Mr. Holmes (Bill Condon, 2015)

A sobering but not bittersweet tale of soul-searching well past his prime, Mr. Holmes is a refreshing take on the familiarly slick and quick-witted super sleuth. Infirm and slipping into senility, Sherlock Holmes (Ian McKellen) lives a mostly solitary existence in the twilight of his years with the aid of housekeeper Ms. Munro (Laura Linney), her excitable son Roger (Milo Parker) and a modest apiary. When confronted with the final case that drove him into retirement decades prior, Holmes is forced to grapple with morality and mortality in equal measure as recollection leads to self-reflection.

It’s easy to discern how Mr. Holmes‘ appeal is almost limited to the relatable fallibility of its feeble protagonist. He’s elderly by numbers and curmudgeonly as such yet his trademark wit remains intact if dormant. As suggested by a last-ditch effort to preserve said intellect for the sake of fully recollecting the case at the film’s core, Holmes longs for closure and is as affected by his evolving epiphany as you or I would be. He’s essentially a fallible everyman of above-average intelligence, of whom is a far cry from the spry superhero type gracing the recent blockbuster re-imagining of the character in his absolute prime.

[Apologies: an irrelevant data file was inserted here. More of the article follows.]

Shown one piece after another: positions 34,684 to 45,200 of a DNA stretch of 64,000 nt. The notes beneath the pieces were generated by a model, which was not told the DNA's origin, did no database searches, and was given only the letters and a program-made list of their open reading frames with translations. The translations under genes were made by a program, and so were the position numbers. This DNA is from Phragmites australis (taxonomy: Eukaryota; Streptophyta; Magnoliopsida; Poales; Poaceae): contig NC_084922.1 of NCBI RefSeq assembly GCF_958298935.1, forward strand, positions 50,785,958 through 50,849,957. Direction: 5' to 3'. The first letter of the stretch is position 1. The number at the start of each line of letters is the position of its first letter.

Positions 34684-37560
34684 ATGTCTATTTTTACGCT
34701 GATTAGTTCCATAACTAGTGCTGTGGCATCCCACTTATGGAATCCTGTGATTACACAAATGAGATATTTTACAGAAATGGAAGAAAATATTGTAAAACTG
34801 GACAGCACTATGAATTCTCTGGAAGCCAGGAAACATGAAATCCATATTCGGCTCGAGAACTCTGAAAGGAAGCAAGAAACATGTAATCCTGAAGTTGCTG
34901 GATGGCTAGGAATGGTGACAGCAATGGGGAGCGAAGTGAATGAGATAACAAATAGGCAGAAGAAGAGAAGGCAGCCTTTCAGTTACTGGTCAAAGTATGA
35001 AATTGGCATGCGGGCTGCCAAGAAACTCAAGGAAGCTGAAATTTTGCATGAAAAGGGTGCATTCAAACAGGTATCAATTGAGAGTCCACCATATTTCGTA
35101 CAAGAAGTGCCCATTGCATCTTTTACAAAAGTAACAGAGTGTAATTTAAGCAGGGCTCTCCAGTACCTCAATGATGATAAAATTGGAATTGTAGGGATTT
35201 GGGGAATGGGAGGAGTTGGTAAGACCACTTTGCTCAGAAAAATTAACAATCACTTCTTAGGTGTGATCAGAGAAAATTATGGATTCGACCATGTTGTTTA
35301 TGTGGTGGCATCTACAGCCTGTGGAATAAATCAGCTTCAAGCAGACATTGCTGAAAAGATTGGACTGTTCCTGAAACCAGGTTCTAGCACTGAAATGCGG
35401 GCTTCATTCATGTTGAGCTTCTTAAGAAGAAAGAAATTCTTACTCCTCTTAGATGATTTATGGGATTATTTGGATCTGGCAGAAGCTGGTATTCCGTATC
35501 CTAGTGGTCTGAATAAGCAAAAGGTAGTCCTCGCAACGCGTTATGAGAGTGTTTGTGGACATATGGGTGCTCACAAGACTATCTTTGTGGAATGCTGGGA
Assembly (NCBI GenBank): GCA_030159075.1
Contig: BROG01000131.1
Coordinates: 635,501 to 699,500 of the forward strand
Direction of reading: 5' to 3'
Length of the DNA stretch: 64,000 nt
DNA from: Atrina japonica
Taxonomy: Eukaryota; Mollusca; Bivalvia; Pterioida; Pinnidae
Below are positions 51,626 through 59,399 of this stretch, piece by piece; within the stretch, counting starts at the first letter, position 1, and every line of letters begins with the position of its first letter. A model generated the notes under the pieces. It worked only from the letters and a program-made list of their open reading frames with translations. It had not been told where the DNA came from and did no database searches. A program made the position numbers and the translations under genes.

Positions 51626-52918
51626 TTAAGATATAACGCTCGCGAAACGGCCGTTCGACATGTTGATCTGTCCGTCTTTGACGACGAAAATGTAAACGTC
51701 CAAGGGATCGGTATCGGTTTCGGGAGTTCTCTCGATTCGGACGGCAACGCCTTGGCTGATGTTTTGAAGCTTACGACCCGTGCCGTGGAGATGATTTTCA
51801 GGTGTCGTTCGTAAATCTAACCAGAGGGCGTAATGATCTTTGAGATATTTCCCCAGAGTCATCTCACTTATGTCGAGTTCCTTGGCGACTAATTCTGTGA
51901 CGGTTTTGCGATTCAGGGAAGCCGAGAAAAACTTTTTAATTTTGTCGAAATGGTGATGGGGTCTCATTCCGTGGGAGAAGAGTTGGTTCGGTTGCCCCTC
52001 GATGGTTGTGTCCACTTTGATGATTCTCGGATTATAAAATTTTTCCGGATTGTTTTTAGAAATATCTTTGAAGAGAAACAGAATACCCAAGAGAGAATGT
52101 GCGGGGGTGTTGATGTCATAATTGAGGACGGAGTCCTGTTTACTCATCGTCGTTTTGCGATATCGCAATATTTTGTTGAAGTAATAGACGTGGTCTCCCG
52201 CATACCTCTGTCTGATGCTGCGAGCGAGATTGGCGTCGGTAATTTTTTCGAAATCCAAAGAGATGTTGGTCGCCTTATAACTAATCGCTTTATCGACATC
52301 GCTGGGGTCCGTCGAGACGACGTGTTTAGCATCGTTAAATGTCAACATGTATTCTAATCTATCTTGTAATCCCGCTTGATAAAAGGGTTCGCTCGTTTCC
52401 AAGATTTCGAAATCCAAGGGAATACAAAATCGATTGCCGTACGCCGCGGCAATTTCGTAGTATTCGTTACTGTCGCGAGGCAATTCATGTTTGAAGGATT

The involving procedural aspects of Holmes’ capers aren’t entirely absent however, as they’re deftly employed during intermittent bursts of clarity that engage as you’d expect them to. Spliced with his increasingly dire home life, Mr. Holmes draws obvious but affecting parallels between his and Roger’s bond and what the end result of his full recollection yields. It’s far from hokey in its exploitation of this emotionality on the basis of relatable authenticity alone, a general air of simplicity failing to hamstring the proceedings thanks to both inventiveness and McKellen’s predictably stellar turn as the titular legend.

With a resolution that may ring a bit too tidy for some, Mr. Holmes can be branded as either innocuous or entirely lovable with little room in between. Its aim is simple in illustrating a conflicted old man’s cathartic ruminations, yet the affecting earnestness in which it’s all conveyed is both commendable and effective. Although McKellen is largely to thank for a bulk of the film’s charismatic aura, Mr. Holmes‘ apt singularity of scenario is intriguing from the get-go and subsequently well-executed in a manner that’s satisfying on multiple fronts.


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